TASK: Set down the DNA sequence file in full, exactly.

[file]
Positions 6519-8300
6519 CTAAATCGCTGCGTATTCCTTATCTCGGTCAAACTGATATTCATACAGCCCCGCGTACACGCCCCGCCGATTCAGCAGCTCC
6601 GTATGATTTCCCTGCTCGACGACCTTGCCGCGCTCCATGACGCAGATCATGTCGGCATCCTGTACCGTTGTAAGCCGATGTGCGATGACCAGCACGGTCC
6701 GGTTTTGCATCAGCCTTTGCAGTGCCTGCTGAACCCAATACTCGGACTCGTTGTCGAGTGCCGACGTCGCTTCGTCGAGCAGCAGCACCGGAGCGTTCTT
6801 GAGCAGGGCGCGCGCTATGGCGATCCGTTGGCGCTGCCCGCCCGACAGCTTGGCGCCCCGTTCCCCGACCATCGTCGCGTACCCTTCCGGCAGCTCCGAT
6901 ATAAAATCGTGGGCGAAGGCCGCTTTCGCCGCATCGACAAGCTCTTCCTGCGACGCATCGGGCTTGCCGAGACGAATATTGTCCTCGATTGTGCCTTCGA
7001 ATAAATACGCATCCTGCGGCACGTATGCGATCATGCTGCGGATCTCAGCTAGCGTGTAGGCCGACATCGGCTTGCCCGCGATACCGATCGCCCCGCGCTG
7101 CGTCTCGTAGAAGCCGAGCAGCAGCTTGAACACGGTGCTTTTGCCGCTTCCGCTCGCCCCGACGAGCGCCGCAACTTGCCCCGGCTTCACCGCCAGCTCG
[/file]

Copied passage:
Positions 6519-8300
6519 CTAAATCGCTGCGTATTCCTTATCTCGGTCAAACTGATATTCATACAGCCCCGCGTACACGCCCCGCCGATTCAGCAGCTCC
6601 GTATGATTTCCCTGCTCGACGACCTTGCCGCGCTCCATGACGCAGATCATGTCGGCATCCTGTACCGTTGTAAGCCGATGTGCGATGACCAGCACGGTCC
6701 GGTTTTGCATCAGCCTTTGCAGTGCCTGCTGAACCCAATACTCGGACTCGTTGTCGAGTGCCGACGTCGCTTCGTCGAGCAGCAGCACCGGAGCGTTCTT
6801 GAGCAGGGCGCGCGCTATGGCGATCCGTTGGCGCTGCCCGCCCGACAGCTTGGCGCCCCGTTCCCCGACCATCGTCGCGTACCCTTCCGGCAGCTCCGAT
6901 ATAAAATCGTGGGCGAAGGCCGCTTTCGCCGCATCGACAAGCTCTTCCTGCGACGCATCGGGCTTGCCGAGACGAATATTGTCCTCGATTGTGCCTTCGA
7001 ATAAATACGCATCCTGCGGCACGTATGCGATCATGCTGCGGATCTCAGCTAGCGTGTAGGCCGACATCGGCTTGCCCGCGATACCGATCGCCCCGCGCTG
7101 CGTCTCGTAGAAGCCGAGCAGCAGCTTGAACACGGTGCTTTTGCCGCTTCCGCTCGCCCCGACGAGCGCCGCAACTTGCCCCGGCTTCACCGCCAGCTCG